Volume 21, Issue 1
  • ISSN 0172-8865
  • E-ISSN: 1569-9730
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Rhyming slang (RS) sprang to life in mid-19th century London when it was first recorded by Ducange Anglicus (1857) together with other unusual forms of slang, such as back slang and Polari. In the period of extensive British emigration to the United States, Canada, South Africa, Australia and New Zealand, this special type of lexis was also carried around the world — though in much less regular distribution than might have been expected on the basis of shared socioeconomic colonial histories. Three types of development were possible:1. individual RS items might survive (and possibly acquire new meanings);2. they might die out, leaving a historical record of their extraterritorial existence at best;3. they might prompt local fashions, imitating the pattern but creating new words.The phenomenon of RS has found various references in books on national Englishes (such as those by Baker (1970), but significantlyless so in Ramson (1966) and Mencken (1977)); however, it has never been explored on a contrastive level. Such an approach hasbecome more feasible today now that the set of historical dictionaries of English is complete following the publication of the worksedited by Silva (1996), Ramson (1988) and Orsman (1997) — even though slang is badly documented, since it was notalways considered worthy of inclusion in general dictionaries.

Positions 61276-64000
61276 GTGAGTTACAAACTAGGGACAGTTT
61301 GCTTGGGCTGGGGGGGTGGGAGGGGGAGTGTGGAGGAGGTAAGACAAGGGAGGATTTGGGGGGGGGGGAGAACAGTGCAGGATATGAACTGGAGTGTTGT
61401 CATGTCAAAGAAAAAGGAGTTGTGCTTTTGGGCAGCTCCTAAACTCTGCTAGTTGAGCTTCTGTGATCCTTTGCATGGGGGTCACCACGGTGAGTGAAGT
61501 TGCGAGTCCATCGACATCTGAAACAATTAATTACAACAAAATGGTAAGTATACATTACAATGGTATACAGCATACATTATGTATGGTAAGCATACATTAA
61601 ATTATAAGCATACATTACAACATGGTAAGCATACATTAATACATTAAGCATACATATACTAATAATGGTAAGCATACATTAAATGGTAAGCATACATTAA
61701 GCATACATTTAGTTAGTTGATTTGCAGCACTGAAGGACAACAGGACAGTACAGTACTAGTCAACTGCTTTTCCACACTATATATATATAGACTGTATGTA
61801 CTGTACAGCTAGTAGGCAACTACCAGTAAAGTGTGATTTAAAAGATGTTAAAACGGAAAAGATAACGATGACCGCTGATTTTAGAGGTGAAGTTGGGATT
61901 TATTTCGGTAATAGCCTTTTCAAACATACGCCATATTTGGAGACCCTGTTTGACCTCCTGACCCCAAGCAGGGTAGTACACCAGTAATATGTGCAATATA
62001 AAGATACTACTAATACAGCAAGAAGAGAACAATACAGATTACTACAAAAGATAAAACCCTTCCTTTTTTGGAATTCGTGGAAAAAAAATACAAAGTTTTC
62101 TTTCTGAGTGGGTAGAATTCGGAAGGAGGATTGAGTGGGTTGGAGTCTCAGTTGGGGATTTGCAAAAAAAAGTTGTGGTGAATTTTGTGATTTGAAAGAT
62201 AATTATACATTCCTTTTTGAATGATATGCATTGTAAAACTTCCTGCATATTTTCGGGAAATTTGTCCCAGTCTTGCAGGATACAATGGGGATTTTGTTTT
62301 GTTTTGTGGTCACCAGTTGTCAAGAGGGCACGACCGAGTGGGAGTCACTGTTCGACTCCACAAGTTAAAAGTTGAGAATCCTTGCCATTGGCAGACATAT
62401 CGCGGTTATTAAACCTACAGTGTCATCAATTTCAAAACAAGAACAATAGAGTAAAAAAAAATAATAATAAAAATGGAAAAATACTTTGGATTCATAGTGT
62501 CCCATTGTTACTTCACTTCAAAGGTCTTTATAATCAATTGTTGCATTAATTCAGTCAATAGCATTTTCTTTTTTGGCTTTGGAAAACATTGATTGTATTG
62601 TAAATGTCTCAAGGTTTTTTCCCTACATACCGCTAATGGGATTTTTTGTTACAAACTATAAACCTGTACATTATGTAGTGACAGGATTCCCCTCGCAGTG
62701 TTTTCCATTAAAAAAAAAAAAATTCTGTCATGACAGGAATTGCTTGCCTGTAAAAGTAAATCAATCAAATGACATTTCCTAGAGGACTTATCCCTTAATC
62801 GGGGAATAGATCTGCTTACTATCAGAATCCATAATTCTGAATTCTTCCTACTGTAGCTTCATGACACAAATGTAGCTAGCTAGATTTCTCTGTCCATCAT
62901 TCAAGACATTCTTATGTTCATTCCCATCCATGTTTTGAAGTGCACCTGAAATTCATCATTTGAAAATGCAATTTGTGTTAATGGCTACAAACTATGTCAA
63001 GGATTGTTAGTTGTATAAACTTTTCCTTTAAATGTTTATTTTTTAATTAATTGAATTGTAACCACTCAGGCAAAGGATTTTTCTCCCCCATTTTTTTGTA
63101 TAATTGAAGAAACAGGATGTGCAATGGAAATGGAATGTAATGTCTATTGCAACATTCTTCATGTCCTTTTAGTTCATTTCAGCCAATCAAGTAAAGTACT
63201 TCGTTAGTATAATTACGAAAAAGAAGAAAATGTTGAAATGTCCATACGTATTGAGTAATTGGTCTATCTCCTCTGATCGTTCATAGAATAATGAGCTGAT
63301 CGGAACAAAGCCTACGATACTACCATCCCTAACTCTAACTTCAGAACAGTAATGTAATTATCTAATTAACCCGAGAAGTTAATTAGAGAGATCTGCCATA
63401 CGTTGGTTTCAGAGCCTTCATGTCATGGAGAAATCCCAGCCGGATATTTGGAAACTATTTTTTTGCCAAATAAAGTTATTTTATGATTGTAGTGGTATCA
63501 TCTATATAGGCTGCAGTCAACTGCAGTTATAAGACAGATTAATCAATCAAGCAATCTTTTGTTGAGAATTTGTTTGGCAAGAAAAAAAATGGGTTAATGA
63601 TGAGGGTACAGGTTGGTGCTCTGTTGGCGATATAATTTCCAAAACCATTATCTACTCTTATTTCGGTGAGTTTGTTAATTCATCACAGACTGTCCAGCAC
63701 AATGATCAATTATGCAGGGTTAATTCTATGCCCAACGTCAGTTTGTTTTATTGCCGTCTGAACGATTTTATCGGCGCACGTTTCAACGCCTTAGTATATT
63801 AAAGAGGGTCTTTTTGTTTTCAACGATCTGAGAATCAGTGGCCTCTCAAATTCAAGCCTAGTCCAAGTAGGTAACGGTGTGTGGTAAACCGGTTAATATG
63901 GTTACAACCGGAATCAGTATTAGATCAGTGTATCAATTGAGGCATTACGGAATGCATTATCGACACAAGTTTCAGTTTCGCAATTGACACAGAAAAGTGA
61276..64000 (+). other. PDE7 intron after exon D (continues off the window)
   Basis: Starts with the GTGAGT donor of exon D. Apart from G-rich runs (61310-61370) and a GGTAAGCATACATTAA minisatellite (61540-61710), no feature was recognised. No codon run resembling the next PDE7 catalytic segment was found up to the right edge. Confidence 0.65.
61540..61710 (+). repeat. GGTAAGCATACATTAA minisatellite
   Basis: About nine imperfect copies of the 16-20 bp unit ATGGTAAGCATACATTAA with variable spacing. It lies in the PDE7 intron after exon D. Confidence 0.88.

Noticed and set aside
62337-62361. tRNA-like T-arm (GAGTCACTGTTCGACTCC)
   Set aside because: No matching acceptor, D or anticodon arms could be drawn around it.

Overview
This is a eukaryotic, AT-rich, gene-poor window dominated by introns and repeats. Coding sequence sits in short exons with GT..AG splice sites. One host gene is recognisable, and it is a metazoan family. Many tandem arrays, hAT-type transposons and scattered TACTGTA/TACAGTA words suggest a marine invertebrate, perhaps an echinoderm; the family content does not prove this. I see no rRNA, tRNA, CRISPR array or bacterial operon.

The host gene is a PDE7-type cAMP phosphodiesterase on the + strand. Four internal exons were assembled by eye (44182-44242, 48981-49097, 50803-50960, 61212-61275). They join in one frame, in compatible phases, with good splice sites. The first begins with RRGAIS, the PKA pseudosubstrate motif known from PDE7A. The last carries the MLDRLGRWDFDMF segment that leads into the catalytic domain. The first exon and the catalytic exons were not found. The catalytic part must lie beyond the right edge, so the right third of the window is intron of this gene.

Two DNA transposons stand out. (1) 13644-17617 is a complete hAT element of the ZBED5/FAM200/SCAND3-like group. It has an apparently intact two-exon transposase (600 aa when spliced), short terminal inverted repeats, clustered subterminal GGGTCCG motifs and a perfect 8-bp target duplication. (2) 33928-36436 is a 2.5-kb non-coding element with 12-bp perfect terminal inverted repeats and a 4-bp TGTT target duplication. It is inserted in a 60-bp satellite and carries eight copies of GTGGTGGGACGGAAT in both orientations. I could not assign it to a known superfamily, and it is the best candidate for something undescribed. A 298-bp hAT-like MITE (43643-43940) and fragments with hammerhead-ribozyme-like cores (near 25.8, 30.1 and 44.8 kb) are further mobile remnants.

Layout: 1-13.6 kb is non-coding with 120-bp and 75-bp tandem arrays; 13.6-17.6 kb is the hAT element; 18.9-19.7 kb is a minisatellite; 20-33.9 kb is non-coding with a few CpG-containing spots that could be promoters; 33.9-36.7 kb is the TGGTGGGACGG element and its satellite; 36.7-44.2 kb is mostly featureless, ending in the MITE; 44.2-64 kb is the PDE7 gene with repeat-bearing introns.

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  • Article Type: Research Article
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